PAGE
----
By Ann Boehm, April 10, 2019
I spent the majority of my 26-year federal career working for law enforcement agencies. I once had a relative ask me, “Ann, why do you like to work with bad a–es?” (Law enforcement officers typically chuckle when I tell them that story.) I will tell you why. Going to work every day is much easier when you support people who run into gun fire instead of away from it. Too often, we forget about the value and valor of those who protect us on a daily basis.
I was inspired to write this month’s Good News on federal law enforcement officers after I read a Washington Post article about law enforcement efforts at the oft-maligned Department of Veterans Affairs (DVA). Yep, the DVA has law enforcement — apparently 4,700 sworn officers — as do many agencies other than the ones with the letters we typically recognized (you know, ATF, DEA, FBI, ICE, USMS). DVA law enforcement officers in Long Beach, Calif., are teaming with local law enforcement and social workers to help veterans on the brink. In response to emergency calls, an officer and social worker will respond to critical situations involving veterans. Instead of just arresting the troubled veteran, the officers try to get him or her the help needed to address the demons driving the behavior. They are having success, and the program may serve as a model to be implemented elsewhere.
Federal law enforcement officers do many things. A quick search of law enforcement jobs in USAJOBS revealed that the Bureau of Indian Affairs, Department of Labor, Environmental Protection Agency, IRS, Small Business Administration, and State Department are all hiring law enforcement officers right now. Who knew?
And these jobs are not easy. Anyone watch Narcos? It scares me to watch it, but real-life DEA special agents really worked in that world. I heard their stories. They talked casually about their work in Colombia. I once met with a DEA agent who had the newspaper front page of the shot-up Pablo Escobar behind his desk – let me tell you, it was gory – because he was there when DEA agents took Escobar down! Crazy stuff! And this kind of fearless crime fighting is happening every day, whether the American people know it or not.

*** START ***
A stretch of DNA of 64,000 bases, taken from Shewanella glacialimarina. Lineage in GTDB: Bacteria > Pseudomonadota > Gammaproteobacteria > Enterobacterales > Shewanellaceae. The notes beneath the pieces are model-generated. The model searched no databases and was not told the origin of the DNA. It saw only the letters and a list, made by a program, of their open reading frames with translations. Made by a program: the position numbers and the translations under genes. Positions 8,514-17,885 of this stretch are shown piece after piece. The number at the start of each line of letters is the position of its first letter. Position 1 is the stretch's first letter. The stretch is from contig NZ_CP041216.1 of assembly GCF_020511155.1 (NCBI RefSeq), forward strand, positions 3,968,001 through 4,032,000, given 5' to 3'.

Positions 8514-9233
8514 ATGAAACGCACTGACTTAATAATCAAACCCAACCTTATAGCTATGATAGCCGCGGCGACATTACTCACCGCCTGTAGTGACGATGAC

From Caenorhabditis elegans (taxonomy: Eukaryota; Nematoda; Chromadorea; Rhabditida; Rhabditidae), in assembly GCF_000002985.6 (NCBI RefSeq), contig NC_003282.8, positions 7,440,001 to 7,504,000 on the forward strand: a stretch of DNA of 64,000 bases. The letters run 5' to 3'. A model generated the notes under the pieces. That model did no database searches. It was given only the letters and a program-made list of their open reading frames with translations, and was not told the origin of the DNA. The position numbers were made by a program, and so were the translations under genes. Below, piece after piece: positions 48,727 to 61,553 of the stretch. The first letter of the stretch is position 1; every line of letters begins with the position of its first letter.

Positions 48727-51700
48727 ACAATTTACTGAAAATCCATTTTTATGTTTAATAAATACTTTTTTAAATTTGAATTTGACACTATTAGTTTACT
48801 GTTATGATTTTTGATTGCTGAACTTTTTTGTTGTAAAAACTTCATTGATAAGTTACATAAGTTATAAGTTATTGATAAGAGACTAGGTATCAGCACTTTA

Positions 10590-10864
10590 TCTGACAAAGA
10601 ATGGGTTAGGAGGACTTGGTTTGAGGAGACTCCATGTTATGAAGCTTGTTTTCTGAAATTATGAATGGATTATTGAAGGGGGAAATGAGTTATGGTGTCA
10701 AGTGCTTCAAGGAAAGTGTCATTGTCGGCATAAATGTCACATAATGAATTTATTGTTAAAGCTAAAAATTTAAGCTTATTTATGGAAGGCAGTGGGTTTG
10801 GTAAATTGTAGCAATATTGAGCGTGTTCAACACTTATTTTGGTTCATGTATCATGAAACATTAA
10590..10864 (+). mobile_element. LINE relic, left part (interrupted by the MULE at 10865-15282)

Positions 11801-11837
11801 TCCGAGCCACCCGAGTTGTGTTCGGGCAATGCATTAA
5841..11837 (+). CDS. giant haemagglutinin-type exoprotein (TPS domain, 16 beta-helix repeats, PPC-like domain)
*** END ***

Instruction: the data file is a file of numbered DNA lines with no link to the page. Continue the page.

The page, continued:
It’s worth noting that many federal law enforcement officers were among those “essential” workers during the 35-day shutdown who worked as hard as they always do yet did not get paid. I personally believe that appearances on the national news by Tom O’Connor, President of the FBI Agents Association, helped end the shutdown. Congress and the public don’t like to hear that criminal investigations are being compromised and hard-working agents cannot pay for medical treatment for their families. The report summarizing these things is compelling.
Of course, law enforcement officers are also human beings, and sometimes they engage in misconduct. Those who manage law enforcement officers may not realize that federal personnel law expects law enforcement officers to be held to a higher standard than the rank and file government employees when it comes to misconduct penalties. Also, great criminal investigators do not always know how to conduct a useful administrative misconduct investigation.
We at FELTG value our federal law enforcement friends, and we want to help them all be the best they can be. We offer a training course specifically for law enforcement personnel. Reach out to us if you’d like us to come to your agency. We want the good folks who protect us to work in an environment free of toxic co-workers. When it comes to public safety and people’s lives, there is no room for problem employees.
The Good News is that we have wonderful and dedicated law enforcement personnel in many, many federal agencies who are taking care of the American public. Thank you and stay safe! Boehm@FELTG.com